Disneyland will debut Fantasy Faire, where guests can mingle with Disney Princesses, on March 12. The 15,000-square-foot village square is under construction in the space formerly occupied by Carnation Plaza Gardens, adjacent to Fantasyland and Sleeping Beauty Castle. Fantasy Faire will be an enchanting, immersive environment with fairy-tale buildings situated around a main square. From the square, visitors will enter Royal Hall, where three princesses, each in a separate room, will meet, greet and pose for photos with them. Disney photographers will do the honors, and guests can also take their own pictures.
Another highlight is the Royale Theatre, an outdoor venue where a vaudevillian duo named Mr. Smythe and Mr. Jones tells the stories of “Tangled” and “Beauty and the Beast” with the help of Rapunzel and Belle, in a fun and humorous way, with music and dance. Audience members will be encourage to root for the heroes and sneer at the villains.
“I like to call it Renaissance vaudeville,” said Christopher Utley, show director for Disney Entertainment, during a press preview of the attraction. A total of six shows, each lasting 15 to 20 minutes, will be presented each day; in between shows, the actors will mingle with guests.
Whimsical design touches will include Geppetto’s cat Figaro, who dozes and occasionally wakes up on a window sill, and Clopin’s Music Box, an interactive toy representing the Feast of Fools from “The Hunchback of Notre Dame.”
The main square will feature a sculpture of the Tangled Tower from “Rapunzel,” with the damsel peeking out from a window at the top and her hair wrapping around the tower, according to Michel Den Bulk, creative director. After dark, twinkling lights “dance” through the hair.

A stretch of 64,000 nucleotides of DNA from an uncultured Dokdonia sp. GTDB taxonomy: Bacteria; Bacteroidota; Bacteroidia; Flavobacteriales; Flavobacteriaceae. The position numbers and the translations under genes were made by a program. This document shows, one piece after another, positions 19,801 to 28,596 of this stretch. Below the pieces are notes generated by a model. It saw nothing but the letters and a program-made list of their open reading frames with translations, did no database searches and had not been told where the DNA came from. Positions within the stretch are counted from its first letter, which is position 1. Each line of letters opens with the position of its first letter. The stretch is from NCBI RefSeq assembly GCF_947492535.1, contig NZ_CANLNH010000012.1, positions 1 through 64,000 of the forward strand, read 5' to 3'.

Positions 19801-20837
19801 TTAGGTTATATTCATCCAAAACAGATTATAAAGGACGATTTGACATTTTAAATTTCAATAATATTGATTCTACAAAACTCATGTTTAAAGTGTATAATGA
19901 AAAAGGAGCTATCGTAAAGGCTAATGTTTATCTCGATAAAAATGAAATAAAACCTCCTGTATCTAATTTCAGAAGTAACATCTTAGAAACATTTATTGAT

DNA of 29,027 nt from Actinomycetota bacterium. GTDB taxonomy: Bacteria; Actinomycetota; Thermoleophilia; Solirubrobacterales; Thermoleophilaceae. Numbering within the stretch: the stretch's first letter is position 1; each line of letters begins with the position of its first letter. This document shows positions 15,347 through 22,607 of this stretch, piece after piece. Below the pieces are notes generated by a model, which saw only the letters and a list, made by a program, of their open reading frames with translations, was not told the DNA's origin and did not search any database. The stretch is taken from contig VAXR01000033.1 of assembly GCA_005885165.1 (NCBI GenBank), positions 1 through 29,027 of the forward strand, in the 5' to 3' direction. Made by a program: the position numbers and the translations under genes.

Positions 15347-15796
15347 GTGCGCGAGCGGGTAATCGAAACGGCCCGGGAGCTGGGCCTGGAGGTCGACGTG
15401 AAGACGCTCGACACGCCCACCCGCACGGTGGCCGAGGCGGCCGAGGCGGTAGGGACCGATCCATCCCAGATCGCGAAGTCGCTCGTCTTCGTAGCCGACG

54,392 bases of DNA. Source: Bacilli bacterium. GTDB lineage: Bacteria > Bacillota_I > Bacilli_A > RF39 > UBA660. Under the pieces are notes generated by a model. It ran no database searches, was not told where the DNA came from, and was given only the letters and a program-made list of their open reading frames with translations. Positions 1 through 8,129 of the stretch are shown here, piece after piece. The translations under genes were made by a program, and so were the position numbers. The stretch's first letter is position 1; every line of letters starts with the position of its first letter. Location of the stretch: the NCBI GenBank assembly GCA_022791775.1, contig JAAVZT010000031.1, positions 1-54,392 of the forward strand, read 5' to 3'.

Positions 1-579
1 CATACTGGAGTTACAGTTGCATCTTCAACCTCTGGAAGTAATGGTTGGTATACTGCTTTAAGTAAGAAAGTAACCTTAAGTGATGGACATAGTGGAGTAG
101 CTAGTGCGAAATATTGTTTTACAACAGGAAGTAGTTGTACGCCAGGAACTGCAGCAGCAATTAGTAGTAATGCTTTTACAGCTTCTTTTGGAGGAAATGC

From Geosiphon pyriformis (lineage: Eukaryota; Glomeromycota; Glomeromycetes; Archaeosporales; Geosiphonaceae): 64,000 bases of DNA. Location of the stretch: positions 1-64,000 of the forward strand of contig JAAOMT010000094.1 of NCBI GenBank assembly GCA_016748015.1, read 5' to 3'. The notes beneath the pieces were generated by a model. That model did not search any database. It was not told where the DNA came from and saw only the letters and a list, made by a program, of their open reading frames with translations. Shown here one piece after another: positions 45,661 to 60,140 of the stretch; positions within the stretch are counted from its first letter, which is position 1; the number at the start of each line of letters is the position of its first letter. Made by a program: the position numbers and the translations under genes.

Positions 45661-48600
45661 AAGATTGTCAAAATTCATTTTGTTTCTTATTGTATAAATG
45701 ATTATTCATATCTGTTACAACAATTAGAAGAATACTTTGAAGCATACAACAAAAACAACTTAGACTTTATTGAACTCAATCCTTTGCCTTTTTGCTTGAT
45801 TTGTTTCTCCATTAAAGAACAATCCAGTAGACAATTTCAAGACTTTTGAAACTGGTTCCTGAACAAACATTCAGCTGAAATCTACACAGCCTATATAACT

Fantasy Faire will also offer concessions, including Fairy Tale Treasures, selling princess dresses and other merchandise, and Maurice’s Treats, a food cart resembling the gypsy wagon owned by Belle’s father, which sells bread twists (cheese, chocolate, strawberry and almond cream) and the Boysen Apple Freeze, a slush drink.
In addition, within Fantasyland, a new show, “Mickey and the Magical Map,” will debut at the Fantasyland Theatre. The show will feature Yen Sid, the sorcerer, along with his apprentice mapmakers and Mickey Mouse. The story tells of how Mickey wants to help paint the map and becomes absorbed into it, going to far-off places represented in Disney animated films, complete with songs and production numbers from those films, according to Michael Jung, vice president of theatrical development for Disney Imagineering.